We ended the day at Philharmony, where we heard Chopin's 2nd piano concerto, unknown to me but very familiar to Alla and Saint-Sains' 3rd symphony; unknown to Alla but very familiar to me. Everybody enjoyed both pieces thoroughly and the performers gave us encores after each. Vilnius has two symphony orchestras, which really impresses us. We tried first to get tickets to performances in a new hall but couldn't find any tickets left for sale. I'm really glad now, because I loved the show in the small and historic hall. The musicians were superb, as were the acoustics in the hall. I'd go back there any time.

Today we really do plan to stay indoors. We will go to church first, and stay for an organ concert in the church right after the service. Then we finally plan to get inside the National Gallery of Art. Or whatever it's really called.

Speaking of what things are called, there's a great drink here called rugpeinis. I was really afraid to pronounce it when I found it on the menu. Turns out it's pronounced about like I thought. The menu described it as curdled milk, and indeed it has a slightly globular texture. I like it, though I still cannot order it with an entirely straight face.

I get the peanut butter and the alcohol-free beer, Alla gets the wine and real beer, and we'll share everything else.

Saturday, January 28, 2012

Intro to Vilnius

I got thirty minutes' free access to the internet in our hotel's business center so I'm writing about our extraordinary day yesterday. I'll go back once we get home and add some pictures.

As I explained in my last post, Alla launched us on a cold-weather excursion to Vilnius, Lithuania. Our expedition started out with a pleasant ride in a somewhat-chilly train car from Minsk. I was glad the train car heating system couldn't keep up with air leaks in the front of the car because I was wearing warm ski pants and a thick fleece jacket. Alla also dressed warmly, so we decided to walk from the train station to the hotel. I had already mapped out a route on Google Maps and knew some of the landmarks we could pass on the way. Not surprisingly, we didn't encounter a lot of other pedestrians. We ourselves enjoyed the privilege of being out on the beautiful streets of Vilnius and walking along a bike path without too much snow and ice under our feet.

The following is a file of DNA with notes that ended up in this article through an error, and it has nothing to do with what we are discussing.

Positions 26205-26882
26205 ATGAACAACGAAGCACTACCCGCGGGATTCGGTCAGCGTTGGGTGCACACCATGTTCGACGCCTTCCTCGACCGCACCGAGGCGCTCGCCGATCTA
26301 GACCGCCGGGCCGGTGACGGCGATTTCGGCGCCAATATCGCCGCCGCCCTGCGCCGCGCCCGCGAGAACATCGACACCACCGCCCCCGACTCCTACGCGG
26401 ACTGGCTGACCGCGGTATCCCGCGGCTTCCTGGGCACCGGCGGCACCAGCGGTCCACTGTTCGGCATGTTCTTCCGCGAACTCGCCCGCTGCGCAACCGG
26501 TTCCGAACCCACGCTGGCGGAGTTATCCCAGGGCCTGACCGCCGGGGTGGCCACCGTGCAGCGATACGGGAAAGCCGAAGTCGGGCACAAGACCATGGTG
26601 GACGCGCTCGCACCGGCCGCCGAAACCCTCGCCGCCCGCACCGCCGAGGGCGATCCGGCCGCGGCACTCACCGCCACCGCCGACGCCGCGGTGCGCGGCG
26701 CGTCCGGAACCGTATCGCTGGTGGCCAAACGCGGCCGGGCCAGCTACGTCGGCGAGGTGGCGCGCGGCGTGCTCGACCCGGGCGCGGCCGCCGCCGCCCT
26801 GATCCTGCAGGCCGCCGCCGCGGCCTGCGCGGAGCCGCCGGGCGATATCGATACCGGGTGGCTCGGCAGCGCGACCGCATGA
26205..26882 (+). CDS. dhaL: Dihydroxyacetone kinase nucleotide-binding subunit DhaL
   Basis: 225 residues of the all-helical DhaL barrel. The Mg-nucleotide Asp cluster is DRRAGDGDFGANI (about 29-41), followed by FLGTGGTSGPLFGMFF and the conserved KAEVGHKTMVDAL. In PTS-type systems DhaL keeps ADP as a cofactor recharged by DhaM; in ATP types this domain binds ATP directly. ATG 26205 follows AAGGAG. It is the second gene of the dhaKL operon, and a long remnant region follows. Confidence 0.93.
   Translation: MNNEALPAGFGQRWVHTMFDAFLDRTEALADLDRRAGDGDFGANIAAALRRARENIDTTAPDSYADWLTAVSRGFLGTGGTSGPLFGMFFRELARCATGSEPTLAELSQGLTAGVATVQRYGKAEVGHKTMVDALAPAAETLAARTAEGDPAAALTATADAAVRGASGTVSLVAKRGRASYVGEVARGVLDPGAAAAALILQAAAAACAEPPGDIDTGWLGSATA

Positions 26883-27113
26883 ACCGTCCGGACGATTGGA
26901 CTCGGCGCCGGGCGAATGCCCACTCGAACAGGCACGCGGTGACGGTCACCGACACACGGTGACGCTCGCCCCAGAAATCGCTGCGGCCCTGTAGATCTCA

The hotel we chose turned out to be a little simpler than we expected, but we like the location and the very attentive staff. We intended to make short commando raids on the town, retreating to our hotel when we needed to warm up. It turned out that we didn't need to return to the hotel except to set a few things down. As long as we kept moving, we felt warm enough. This is especially true for Alla, who bought a pretty and very warm wool sweater at an outdoor market. She amused both the vendor and me by disrobing enough in the bitter cold to try on unique and beautiful wool sweaters and dresses at her stand. I think Alla was actually warmer than the vendor and I, since she was quite active undressing and dressing at top speed.

Vilnius is filled with beautiful churches, a fantastic and very historic university, and many architectural treasures. We started off with a planned route but got lost when we exited the university by a different door than we entered. From that moment forward, we never quite knew where we were. We knew we hadn't left the old town area, however, and anticipated that we could find our way home on the map whenever we wanted. But we really didn't want to find our way home because we kept finding wonderful pastry shops, enticing restaurants, cozy bookstores, amazing crafts galleries and gorgeous buildings. We finally decided we really could not eat anything more when we left the last restaurant at about 8:00 after an early dinner. Intending to go home, we decided to meander down our favorite street one more time before settling into our room. Finally we did succed in getting home, but it took a lot longer than we expected because we kept finding more things to investigate and photograph.